Internet of Things and Big Data - Trends for the Present & the Future

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These are some of the relevant factors that have contributed to the rise of new concepts like Internet of Things (IOT for short) and Big Data - terms that have since left the realm of academia and entered the mainstream.

IPv4 to IPv6 Transition

We are right in the middle of a large transition from old-fashioned IPv4 to IPv6, but what does it mean for us? In comparison with IPv4, IPv6 supports 10²⁸ as many endpoints!

This means that it will be possible for every single device (no matter if we're talking about thousands of heat sensors in a forest) to be connected to a network interface - being able to send and receive data from potentially any other Internet-ready device in the world. Any tiny piece of hardware could, theoretically, be uniquely identifiable via an IP.

IPv6 supports 10²⁸ more addresses than IPv4

Explosion of Devices and Data

In addition to the wider amount of addresses available through IPv6, the cost of hardware has gone down over the last few years, while newer and faster CPUs and hard disks have been developed.

This has contributed to what is being called the commoditization of processing power and storage space.

Last year (2013), there were over 10 billion connected devices, and this number will climb as high as 50 billion by 2020, according to an estimate by networking equipment maker Cisco. source

hockey stick effect

                            The hockey stick effect

Key areas

  • GI Systems

GIS, short for Georaphical Information Systems is the umbrella term for systems whose objective is to store large quantities of coordinates and/or some extra information related to them.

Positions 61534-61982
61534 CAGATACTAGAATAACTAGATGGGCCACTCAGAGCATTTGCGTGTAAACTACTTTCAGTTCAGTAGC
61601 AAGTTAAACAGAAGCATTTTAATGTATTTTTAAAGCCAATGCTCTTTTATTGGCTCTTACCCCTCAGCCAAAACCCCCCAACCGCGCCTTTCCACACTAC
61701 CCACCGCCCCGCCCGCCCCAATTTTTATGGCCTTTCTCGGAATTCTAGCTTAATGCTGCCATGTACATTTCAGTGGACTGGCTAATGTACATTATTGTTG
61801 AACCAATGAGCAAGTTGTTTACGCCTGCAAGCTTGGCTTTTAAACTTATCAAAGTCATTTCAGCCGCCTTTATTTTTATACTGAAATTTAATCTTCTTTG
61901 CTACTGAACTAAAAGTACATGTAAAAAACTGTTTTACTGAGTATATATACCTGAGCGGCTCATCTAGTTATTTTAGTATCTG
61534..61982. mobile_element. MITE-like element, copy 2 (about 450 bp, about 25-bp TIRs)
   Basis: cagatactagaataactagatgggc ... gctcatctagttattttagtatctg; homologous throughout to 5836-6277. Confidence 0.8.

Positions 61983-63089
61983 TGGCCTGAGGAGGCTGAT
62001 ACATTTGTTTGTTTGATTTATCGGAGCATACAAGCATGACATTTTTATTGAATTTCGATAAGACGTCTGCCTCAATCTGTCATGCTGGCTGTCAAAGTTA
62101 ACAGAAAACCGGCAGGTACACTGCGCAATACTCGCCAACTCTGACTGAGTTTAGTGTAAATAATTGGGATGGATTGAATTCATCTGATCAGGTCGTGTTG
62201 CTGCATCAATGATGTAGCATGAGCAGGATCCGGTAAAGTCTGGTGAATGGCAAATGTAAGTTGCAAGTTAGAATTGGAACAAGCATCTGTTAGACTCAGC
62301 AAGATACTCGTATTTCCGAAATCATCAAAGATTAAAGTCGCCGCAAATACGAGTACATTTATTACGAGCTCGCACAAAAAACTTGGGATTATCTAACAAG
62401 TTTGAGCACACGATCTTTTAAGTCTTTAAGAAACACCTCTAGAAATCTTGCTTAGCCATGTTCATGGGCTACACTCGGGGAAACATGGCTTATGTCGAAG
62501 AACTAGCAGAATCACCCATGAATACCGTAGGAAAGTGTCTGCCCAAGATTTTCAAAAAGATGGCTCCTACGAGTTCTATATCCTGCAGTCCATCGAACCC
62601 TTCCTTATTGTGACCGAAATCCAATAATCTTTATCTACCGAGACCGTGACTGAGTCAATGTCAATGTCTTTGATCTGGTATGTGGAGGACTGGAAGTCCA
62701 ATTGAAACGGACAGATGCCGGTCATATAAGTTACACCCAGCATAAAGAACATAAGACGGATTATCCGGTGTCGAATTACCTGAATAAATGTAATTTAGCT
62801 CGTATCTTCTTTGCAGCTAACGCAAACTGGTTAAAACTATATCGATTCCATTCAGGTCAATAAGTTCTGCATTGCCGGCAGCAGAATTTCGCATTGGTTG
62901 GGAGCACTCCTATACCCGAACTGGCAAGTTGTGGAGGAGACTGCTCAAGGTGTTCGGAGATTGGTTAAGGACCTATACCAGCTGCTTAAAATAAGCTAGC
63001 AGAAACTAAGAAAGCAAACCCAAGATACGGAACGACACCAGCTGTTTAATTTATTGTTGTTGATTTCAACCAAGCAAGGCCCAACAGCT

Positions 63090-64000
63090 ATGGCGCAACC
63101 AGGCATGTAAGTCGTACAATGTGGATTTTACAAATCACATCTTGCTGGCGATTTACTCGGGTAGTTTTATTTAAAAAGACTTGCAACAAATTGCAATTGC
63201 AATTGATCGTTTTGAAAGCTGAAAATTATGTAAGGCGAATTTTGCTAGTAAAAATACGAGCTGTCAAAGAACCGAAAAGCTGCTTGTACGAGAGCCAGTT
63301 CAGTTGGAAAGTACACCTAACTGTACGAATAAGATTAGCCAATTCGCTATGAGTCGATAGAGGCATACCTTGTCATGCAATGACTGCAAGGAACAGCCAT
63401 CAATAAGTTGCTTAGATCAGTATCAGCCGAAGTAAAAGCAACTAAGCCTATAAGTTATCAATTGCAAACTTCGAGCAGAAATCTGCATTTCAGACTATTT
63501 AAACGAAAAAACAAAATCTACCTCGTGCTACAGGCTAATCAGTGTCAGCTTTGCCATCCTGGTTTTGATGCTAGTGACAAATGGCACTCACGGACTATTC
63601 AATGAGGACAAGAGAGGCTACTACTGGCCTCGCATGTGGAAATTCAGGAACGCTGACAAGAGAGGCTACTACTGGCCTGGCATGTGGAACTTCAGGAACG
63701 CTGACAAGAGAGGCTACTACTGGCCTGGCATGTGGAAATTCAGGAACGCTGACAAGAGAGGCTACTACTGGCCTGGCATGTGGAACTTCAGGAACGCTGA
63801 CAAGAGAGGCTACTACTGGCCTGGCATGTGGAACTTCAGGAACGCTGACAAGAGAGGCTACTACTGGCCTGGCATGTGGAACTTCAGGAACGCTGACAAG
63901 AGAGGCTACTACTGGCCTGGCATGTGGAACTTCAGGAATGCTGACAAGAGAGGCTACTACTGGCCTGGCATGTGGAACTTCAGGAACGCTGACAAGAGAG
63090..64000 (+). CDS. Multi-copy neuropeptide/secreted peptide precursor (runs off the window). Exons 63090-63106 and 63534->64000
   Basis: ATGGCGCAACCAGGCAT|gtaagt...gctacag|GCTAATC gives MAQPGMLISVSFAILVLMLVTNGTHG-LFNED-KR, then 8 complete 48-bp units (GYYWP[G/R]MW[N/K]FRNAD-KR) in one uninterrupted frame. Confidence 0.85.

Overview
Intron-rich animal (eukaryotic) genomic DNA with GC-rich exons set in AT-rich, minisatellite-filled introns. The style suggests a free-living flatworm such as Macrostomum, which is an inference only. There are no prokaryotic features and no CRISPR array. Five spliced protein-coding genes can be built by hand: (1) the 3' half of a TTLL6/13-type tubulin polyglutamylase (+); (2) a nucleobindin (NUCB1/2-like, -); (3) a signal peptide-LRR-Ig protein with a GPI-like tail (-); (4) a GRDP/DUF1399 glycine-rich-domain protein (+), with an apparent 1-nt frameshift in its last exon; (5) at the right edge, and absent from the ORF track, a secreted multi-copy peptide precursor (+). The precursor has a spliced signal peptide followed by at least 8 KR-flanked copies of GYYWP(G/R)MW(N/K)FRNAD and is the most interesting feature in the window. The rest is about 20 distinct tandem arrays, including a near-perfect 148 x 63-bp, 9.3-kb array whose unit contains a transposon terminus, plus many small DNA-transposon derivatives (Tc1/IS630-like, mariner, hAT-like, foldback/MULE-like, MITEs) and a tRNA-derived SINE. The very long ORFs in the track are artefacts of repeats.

With the increase in the number of mobile and handheld devices, as well as the aforementioned explosion in the number of overall (including static) devices, it has become ever more convenient to store event locations and/or user actions as defined points in time and space in GISs.

  • Sensors

Sensors are becoming economically viable for many industry sectors such as manufacturing, agriculture, energy generation and so on.

Each sensor typically emits data at a predefined rate or when some threshold conditions are met. This means lots of data gets sent to a database and needs to be acted upon, sometimes even in real time.

  • Social Media

User-generated content is rising to heights never before seen, now that large populations (which until very recently didn't have access to the Internet) are becoming regular Internet users all around the world.

It is hard to evaluate if social media has been more of a consequence of this phenomenon than one of the causes thereof, but social networks are among the organizations where most data is being kept nowadays - many popular open source tools for big data manipulation originated in places like Facebook, Google and Yahoo.

  • Logs

Disk space has become so cheap that most devices and applications are configured to log everything that can be logged in the off chance it might some day, somehow, be useful for someone.


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